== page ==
Blogs from July, 2019

Most Recent Posts from July, 2019

Who Gets the Farm After Divorce?


Farming is not only a career; it is a lifestyle. If you and your spouse put a lot of time and money into maintaining your farm and later decide to part ways, dividing your property could get messy.

If a prenuptial agreement has been established, the division of property (including the farm) won’t be an issue. However, if a couple forgets to draw up a prenuptial agreement or doesn’t think they need one, the farm could be subject to unfavorable property division laws in the event of divorce.

Division of Property

The state of Iowa enforces equitable division of marital property during divorce. This means a judge will divide the property “fairly.”. However, this doesn’t mean it will be divided equally.

A judge will consider the following when dividing property:

  1. current financial situation and needs;
  2. age, health, and employability;
  3. duration of the marriage;
  4. contribution to the marriage (child-rearing efforts, making the home livable, etc.); and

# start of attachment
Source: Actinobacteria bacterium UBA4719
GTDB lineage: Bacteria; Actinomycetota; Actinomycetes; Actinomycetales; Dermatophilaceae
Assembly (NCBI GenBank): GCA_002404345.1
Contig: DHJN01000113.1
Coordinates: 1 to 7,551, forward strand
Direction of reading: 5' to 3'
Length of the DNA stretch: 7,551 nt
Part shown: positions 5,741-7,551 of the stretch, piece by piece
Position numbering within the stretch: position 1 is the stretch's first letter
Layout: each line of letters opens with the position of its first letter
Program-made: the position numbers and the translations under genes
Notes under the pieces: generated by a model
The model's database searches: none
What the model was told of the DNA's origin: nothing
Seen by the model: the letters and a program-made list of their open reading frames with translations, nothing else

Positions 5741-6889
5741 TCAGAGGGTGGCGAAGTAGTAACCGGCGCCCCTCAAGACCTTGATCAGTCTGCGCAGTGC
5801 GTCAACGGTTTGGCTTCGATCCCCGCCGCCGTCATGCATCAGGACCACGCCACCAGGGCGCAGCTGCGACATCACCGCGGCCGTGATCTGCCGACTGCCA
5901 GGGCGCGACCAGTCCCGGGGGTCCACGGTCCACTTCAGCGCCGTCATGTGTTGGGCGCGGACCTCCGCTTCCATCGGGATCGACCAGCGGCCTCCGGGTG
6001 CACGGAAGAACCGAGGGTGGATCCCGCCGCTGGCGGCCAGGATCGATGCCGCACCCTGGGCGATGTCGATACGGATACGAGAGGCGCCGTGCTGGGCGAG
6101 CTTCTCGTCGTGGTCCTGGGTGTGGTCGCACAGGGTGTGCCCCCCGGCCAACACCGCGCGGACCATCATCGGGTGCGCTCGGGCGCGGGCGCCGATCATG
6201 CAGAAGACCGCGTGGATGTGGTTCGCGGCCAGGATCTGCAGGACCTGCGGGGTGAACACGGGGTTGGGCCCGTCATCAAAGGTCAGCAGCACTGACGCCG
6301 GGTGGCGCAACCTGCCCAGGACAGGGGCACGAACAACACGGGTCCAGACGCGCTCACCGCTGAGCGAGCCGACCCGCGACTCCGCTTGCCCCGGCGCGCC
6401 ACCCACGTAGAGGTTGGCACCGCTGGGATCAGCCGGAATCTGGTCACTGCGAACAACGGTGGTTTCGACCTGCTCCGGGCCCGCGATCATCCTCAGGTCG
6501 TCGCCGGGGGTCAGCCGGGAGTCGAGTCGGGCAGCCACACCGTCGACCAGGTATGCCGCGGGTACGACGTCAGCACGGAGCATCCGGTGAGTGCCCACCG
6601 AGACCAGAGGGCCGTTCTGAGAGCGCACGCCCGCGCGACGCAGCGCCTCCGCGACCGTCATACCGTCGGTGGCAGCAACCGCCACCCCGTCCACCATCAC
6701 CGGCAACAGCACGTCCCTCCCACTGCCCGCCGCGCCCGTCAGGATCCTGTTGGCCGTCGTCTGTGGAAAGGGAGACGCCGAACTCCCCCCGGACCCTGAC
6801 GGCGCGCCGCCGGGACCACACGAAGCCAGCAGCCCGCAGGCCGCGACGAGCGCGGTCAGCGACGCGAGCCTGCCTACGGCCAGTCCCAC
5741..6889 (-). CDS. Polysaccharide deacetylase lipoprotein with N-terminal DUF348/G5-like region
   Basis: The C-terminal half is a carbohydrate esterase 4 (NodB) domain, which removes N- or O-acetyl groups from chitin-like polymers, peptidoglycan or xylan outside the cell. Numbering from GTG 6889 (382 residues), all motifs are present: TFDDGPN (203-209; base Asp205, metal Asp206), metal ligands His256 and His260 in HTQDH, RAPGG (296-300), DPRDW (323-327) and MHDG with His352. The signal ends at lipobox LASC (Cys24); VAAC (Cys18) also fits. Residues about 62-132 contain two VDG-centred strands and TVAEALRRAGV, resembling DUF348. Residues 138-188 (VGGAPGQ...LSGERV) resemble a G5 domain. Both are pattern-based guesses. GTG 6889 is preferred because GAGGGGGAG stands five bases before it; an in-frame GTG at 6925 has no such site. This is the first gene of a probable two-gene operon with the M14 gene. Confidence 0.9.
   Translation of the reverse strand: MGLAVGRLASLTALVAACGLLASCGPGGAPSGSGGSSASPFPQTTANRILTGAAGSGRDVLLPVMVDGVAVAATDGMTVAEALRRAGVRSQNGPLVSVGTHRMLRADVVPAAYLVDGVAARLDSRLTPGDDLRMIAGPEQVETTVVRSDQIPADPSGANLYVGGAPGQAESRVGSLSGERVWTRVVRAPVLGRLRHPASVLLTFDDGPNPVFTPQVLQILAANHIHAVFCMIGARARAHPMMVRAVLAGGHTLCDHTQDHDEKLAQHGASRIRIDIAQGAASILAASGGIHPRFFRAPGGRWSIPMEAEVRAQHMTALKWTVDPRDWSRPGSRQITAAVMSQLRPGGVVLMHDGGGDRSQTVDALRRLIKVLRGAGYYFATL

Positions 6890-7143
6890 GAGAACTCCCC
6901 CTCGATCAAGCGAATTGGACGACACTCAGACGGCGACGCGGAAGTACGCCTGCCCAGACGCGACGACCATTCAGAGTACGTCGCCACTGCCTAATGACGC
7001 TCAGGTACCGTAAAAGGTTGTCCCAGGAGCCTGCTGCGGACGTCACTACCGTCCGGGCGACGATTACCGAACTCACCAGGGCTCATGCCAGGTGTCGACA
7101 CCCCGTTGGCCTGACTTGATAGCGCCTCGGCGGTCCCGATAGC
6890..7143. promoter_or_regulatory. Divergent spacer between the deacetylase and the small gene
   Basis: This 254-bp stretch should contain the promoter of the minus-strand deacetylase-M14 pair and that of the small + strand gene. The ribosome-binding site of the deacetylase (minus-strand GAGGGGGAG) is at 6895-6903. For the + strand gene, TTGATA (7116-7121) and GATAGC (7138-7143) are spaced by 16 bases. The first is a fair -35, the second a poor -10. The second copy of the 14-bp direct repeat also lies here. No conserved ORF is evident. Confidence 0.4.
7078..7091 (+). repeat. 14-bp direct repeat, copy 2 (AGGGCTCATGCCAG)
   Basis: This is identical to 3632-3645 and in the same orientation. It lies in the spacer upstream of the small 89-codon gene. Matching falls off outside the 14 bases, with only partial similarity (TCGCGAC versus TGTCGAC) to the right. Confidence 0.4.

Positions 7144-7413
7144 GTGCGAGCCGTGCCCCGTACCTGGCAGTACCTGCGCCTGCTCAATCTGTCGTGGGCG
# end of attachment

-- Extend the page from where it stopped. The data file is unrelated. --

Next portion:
5. how much time and money each person spent tending the farm.

If the farm belonged to one spouse before the marriage, it would be considered separate property. Separate property is assets that can’t be divided between spouses during a divorce. However, if the other spouse spent their money on farm business and/or the farm expenses were pulled from finances that both spouses have an equal share in, the property becomes community property.

A judge can give at least a piece of the farm property to the spouse who married into the farming life, if they contributed in the ways mentioned above. The only way for a farming spouse to ensure their property isn’t divided is to create a prenuptial agreement that states as such.

Reach Out to The Law Offices of Mark R. Hinshaw Today

If you have a farm and are thinking about getting a divorce, contact our firm today. We have extensive experience in agricultural divorce and can work with you to ensure your farmland isn’t divided.

Contact us online or call our firm at (515) 200-7571.